'Look to nature' students urged

PUBLISHED : Monday, 13 January, 1997, 12:00am
UPDATED : Monday, 13 January, 1997, 12:00am

Newspaperman Shum tells graduates of Sha Tin Government Secondary School to gain knowledge, think critically and set clear targets for life Columnist Shum Yat-fei advised students of Sha Tin Government Secondary School to stay close to nature.

Speaking at the school's speech day, he also said thinking critically and having clear aims in life would help students in future.

Mr Shum said he was impressed by a banyan tree in the school's garden.

'The big tree is a priceless treasure in the school. Blessed are those who cling to the bosom of mother nature,' he said.

He urged students to meditate under it, preferably bare-footed.

Mr Shum told the students what he understood by the school motto, 'Wisdom, Love and Vigour'.

'In this age, when right is not told from wrong, students need to gain knowledge as well as learn to think critically and independently.

'If you learn without being able to think, you will be confused.

'If you simply think without being knowledgeable, you become uninformed. To be wise, you need to be both well-informed and able to think.' Mr Shum also urged the students to have integrity and clear goals in life.

'Everyone has his fair share of worries at different times of his life.

'But as long as one has a clear conscience, one can face one's problems bravely and without regrets,' he said.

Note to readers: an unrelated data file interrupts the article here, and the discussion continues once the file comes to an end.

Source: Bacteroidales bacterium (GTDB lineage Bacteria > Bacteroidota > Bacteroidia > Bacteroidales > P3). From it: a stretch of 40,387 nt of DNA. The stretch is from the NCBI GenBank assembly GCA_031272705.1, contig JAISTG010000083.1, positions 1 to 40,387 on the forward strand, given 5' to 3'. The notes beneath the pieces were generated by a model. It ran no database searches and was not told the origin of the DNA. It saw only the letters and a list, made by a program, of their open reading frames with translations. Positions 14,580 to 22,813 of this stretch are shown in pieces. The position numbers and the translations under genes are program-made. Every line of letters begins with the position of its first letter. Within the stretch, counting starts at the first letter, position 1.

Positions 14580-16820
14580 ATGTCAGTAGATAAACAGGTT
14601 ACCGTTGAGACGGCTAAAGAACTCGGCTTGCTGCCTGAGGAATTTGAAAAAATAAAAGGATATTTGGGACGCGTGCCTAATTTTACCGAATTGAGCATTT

'Once the aims of life are clear, one will commit oneself vigorously to better oneself and one's community, and will not be dismayed by setbacks.' Mr Shum said the rich variety of extra-curricular activities at the school gave students many opportunities to train themselves and develop a good character.

He also noted a rare feature of the school - its four houses named after flowers.

'Education is like growing flowers - both require great skills,' Mr Shum said.

He said teachers got the greatest job satisfaction from their ability to grow 'fragrant flowers', a Chinese metaphor which means 'good people'.

In his annual report, principal Ma Siu-leung commended the assistant principals, teaching and non-teaching staff and students for the efforts they had made to achieve success in different areas.

He said students spoke more English and developed a stronger interest in studying because of the teachers' efforts and because of the implementation of English as the teaching medium.

The school continued to achieve good results in public examinations.

The 180 candidates who sat for the HKCEE scored 218 distinctions and 619 credits.

The percentage of candidates who scored at least five Es was 98.3.

Wong Yuk-wah scored nine distinctions and one credit. Yoeng Hiu-lee scored eight distinctions and one credit.

Soong Chieh-pin scored eight credits and Law Chi-yuen, Yeung Hon and Ng Hoi-ka each scored seven distinctions and one credit.

In the arts stream, Lo Kai, Chou Chuk-nam and Chan Siu-fung obtained six distinctions and two credits each.

The 62 candidates who sat for the A-Levels scored 43 distinctions and 145 credits. The pass rate was nearly 100 per cent Wong Sze-man and Law Ching-ting each scored four distinctions and one credit. Chu Hon-fai, Wong Chun-nang, Ng Sze-wing, Cheung Siu-chun and Fong Kin-yee each scored three distinctions and two credits.

Chung Kwong-leung obtained three distinctions and one credit. Nearly 60 students were admitted to universities in the territory.

Chan Hon-chuen of Form 6S won the Student of the Year Award for achieving all-round development in his secondary school life.

Many new facilities were installed in the 1995-96 school year, including the public address system and an overhead projector screen in each classroom, hi-tech equipment and lockers for students.